City will no doubt strengthen considerably in the summer. United on the other hand have a more than promising squad developing, which may see a few key additions (e.g. a goalkeeper) over the summer. What the other title chasers will do is yet to be seen.

United have a proven track record of winning and for City the clique 'the first is the hardest to win' will be true. The two Manchester clubs will now face up again at Wembley in the Community shield. That may not be the only time the two Manchester clubs lead the fight for silverware next year.

For Arsenal and Chelsea? A season of emptiness.

London and mid-lands: Be envious.


  1. I am not sure that the endless throwing of money at a team succeeds ... if it did then Chelski would already have won seven straight titles, seven straight FA Cups and seven straight European Cups!

    Maybe Real Madrid, or Barcelona or AC or Inter Milan would also have achieved a similar feat?

    My point being that, if this idea really worked, then it would have already been tried and seen to succeed .... it has, and it hasn't worked.

    The nearest analogy to the idea that Manchester will dominate English football is the Liverpool of the 1980's, or Milan at various times.

    Nihil Est Aeternum

  2. Hi there,

    I think the idea of throwing money at a team is to create a team which is consistently successful and continually competitive. Although Chelsea haven't won everything, but they have won every major domestic honour and been a permanent fixture in the latter stages of the Champions League.

    None of that would have happened if it wasn't for Abramovich. I suppose 'success' is subjective, but at the moment Chelsea are in their most successful period of their history, i think many would view that as successful

    The same could be argued of Madrid, they bankrolled and bough players like Zidane, Figo, Roberto Carlos, Ronaldo x2, and they went on to win quite a bit of silverware. AC Milan have spent big recently on players like Robinho and Ibrahimovic and they have won the title.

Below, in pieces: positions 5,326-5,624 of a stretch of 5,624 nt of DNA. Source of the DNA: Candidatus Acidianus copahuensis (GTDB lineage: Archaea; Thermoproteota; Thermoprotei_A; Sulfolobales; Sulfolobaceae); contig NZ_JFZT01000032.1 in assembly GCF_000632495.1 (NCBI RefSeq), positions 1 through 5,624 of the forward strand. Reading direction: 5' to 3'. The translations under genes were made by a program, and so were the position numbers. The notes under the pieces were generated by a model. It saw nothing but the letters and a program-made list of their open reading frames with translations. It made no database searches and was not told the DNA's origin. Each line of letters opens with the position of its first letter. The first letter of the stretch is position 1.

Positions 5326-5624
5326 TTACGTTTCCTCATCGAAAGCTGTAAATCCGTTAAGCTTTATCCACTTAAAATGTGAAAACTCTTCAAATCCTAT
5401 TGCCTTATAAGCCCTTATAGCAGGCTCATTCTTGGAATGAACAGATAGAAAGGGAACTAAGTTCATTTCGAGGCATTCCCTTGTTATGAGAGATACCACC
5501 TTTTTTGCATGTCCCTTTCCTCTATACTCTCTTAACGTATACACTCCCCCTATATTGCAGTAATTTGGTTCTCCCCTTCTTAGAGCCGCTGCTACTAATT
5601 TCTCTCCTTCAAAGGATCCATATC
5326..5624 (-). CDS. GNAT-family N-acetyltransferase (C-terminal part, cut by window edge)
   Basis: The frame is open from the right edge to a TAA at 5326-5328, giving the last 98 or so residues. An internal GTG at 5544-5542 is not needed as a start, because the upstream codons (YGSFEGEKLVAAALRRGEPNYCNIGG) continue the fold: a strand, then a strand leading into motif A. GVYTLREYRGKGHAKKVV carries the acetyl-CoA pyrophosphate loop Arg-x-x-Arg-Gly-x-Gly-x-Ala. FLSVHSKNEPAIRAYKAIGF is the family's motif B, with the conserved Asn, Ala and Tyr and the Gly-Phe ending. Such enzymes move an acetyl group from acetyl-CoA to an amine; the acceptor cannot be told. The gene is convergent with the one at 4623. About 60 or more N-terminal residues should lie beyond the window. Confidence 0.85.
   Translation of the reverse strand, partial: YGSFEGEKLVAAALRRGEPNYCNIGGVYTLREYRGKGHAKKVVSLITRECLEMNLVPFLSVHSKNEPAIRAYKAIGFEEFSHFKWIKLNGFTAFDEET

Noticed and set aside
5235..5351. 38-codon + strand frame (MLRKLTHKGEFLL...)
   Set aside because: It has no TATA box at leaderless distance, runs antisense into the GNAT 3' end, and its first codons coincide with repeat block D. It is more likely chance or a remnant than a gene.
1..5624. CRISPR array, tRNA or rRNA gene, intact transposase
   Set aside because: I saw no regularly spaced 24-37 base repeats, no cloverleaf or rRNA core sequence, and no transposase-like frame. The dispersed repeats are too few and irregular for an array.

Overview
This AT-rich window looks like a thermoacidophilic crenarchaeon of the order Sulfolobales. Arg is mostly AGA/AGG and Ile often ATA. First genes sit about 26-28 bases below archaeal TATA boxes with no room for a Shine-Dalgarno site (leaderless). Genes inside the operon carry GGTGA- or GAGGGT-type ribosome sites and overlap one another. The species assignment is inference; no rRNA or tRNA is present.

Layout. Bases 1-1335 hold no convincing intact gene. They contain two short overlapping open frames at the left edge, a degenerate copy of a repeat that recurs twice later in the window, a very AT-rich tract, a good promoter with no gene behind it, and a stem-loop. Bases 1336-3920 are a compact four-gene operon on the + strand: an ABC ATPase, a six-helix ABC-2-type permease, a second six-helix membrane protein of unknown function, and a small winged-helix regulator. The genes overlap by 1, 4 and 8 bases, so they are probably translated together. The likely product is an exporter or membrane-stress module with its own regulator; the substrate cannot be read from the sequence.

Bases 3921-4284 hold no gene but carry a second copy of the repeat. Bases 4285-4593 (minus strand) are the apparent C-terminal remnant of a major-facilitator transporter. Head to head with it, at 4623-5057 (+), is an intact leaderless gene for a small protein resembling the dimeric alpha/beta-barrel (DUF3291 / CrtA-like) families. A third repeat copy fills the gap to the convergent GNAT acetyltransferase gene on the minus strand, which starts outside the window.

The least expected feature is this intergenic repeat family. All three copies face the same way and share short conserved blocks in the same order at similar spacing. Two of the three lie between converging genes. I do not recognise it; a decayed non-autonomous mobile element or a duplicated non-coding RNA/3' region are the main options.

City, having being bankrolled, have now ended 35 years wait for a trophy. I would argue there is a significant correlation between being bankrolled and success.

    United will continue to be successful as long as Sir Alex Ferguson is in charge (much like Liverpool were under Dalgleish, Paisley and Shankley).....after that, who knows?

  3. I don't think anyone could argue that you can buy a trophy, Blackburn and Chelsea have proved that. However, to then turn it in to world or domestic dominance is another matter.

    Blackburn under Jack Walker for example, set world and domestic transfer records, won one title, but then without millions more being continually thrown at them, subsided to mediocrity and may even have been relegated this season.

    Chelsea, after an initial surge under 'the special one' (following a moderately successful spell under Vialli and Gullit), stopped winning until Abramovic was forced to put his hand in his pocket again. They may have to do so yet again this summer.

    Real and Barca are effectively underpinned by the Spanish and Catalan governments, so never go under, despite being technically bankrupt every few years (last time Real's car park was bought by the Madrid council for euro 300m), then rented back!

    So, this begs the question, can Man City buy sustainable success by throwing upwards of £600m of another countries oil wealth, into the club? Or will it, like Blackburn, and to some extent Chelsea, only be sustainable while the money keeps flowing?